It’s 1753. Having lost hearth and heart to the Stuart Uprising, Cate Mackenzie is alone in London. A fugitive war criminal, arrest an increasing threat, she purchases passage. En route to the West Indies, the ship is boarded by pirates and she is kidnapped—a case of mistaken identity—by Captain Nathanael Blackthorne, the pirate captain.
Cate is instantly drawn into Nathan’s bloody rivalry with Lord Breaston Creswicke, the man who forced him into piracy. Cate, however, finds what she has longed for: purpose, a place to belong and people who notice if she lives or dies.
This is a story of two scarred people, blinded by their defenses.
It’s the story of trust, or rather, the lack of.
It’s the story of a loss of faith and disbelief that Providence might ever smile again.
“Would you mind not staring at me with those damned eyes?”
Cate started at being spoken to. The captain’s voice held a timbre which could have been quite fearsome had it not been so throaty and ragged.
It took her a moment to find her voice. “I beg pardon. I didn’t realize—”
“Aye, well, you are,” he huffed indignantly. “Seeking to curse me, I’ll wager. I’ve only seen eyes that color once. On a jaguar idol in Vera Cruz, they were. Cursed me the bloody thing did.”
He ended with a dramatic shudder. A squat brown bottle sat amidst the table’s clutter. He snatched it up, uncorked it and took a long drink.
She ducked her head to hide a smile. It wasn’t the first time such comments had been made, most especially while living in the Highlands. Nearly as superstitious as mariners, the Highlanders had more than once accused her of casting spells and curses.
He continued to work, while she continued to stand, her gaze fixed on a point at her feet where rug and floor met. From the corner of her eye, she saw him dart a glance at her now and again, presumably in hopes of catching her evil eye.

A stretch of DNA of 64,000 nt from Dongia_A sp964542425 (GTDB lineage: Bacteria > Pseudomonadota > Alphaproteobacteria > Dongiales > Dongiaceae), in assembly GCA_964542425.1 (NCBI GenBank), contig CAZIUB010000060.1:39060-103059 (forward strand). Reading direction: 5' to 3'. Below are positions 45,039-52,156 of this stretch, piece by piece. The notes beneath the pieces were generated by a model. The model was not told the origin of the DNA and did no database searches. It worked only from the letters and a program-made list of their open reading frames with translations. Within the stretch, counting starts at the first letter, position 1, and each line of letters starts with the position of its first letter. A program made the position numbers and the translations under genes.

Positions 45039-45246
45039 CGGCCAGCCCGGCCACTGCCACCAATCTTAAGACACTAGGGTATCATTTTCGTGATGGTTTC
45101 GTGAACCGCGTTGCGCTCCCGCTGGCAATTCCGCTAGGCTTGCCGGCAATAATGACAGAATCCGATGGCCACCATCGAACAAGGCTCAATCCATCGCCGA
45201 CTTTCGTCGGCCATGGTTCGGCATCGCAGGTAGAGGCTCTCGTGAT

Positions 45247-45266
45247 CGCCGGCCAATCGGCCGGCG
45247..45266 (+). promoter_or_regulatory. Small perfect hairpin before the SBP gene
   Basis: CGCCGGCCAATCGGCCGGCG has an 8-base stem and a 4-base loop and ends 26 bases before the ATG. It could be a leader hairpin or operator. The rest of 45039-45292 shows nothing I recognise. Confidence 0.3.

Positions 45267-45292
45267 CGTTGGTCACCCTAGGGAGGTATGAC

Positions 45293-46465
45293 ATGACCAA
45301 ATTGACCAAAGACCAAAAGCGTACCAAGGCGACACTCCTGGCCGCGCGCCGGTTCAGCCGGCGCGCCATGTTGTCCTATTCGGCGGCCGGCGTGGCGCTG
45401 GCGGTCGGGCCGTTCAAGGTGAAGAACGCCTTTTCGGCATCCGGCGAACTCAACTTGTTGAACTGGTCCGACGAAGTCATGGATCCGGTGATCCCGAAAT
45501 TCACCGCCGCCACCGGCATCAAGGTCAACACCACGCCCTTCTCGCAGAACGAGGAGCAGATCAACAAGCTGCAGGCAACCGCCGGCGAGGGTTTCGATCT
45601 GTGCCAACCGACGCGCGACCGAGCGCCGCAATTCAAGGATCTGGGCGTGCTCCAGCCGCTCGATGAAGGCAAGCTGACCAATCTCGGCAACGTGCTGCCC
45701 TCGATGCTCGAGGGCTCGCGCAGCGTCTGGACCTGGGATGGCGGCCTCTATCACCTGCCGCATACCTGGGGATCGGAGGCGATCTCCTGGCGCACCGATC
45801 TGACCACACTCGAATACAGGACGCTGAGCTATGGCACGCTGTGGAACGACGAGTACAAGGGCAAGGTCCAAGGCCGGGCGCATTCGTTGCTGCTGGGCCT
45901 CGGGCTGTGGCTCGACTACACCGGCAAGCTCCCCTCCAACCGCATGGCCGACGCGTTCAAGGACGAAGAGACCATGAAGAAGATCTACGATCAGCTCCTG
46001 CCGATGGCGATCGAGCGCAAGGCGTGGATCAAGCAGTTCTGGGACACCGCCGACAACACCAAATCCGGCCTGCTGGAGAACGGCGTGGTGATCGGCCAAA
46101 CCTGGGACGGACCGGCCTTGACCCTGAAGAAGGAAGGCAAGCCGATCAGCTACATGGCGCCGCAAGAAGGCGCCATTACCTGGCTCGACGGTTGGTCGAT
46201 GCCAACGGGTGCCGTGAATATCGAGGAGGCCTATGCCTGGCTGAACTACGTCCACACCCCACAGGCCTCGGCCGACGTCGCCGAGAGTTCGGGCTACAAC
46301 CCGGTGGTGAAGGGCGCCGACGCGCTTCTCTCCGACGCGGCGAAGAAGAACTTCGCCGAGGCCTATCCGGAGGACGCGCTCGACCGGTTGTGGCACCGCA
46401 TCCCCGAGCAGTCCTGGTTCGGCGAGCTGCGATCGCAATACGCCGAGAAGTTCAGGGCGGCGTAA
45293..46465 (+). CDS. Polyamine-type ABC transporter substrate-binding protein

If only putting a curse on him would be that simple.
“What are you—?” She was cut short by another fit of coughing, this one full of fluid.
The captain straightened. His scowl was visible even through the dimness. “You look bloody awful!”
She cleared her throat, a wholly unfeminine sound. “I feel like I’ve swallowed half of the Caribbean,” she said more crossly than intended.
“Rum will answer.” He seized the bottle, and then glanced about, muttering darkly under his breath. “Ah,” he said at finally locating a glass atop a desk. “I knew I’d seen one somewheres or another.”
Looking up from pouring, he was disconcerted to find her still standing. “Well, don’t just stand there gaping. Sit!”
She came up against something hard and cold, and realized she had been inching backwards the while. It was a cannon, one of a pair, “Merdering Mary” roughly carved in its carriage.
“Jump and I swear I’ll cheer whilst you drown,” he said.
“Come the bloody hell away from the damned window!”
Another glance showed she was indeed not much more than an arm’s length from a gallery of windows. Running ceiling high, they angled out at the top, with a broad sill at their base.
“I didn’t mean… I mean, I wasn’t—”
“Seems once in a day would be enough, but mark me, I shan’t raise a finger to preserve you from Jones’s locker. Most of the men believe ‘tis the hand of God on a drowning soul. To save one is to deny God, so t’will be no matter to watch you go.”
By the sound of his voice coming out of the shadows, he was pacing.
“Then why did you pull me out?” She considered how much easier things would have been if they had just let her drown.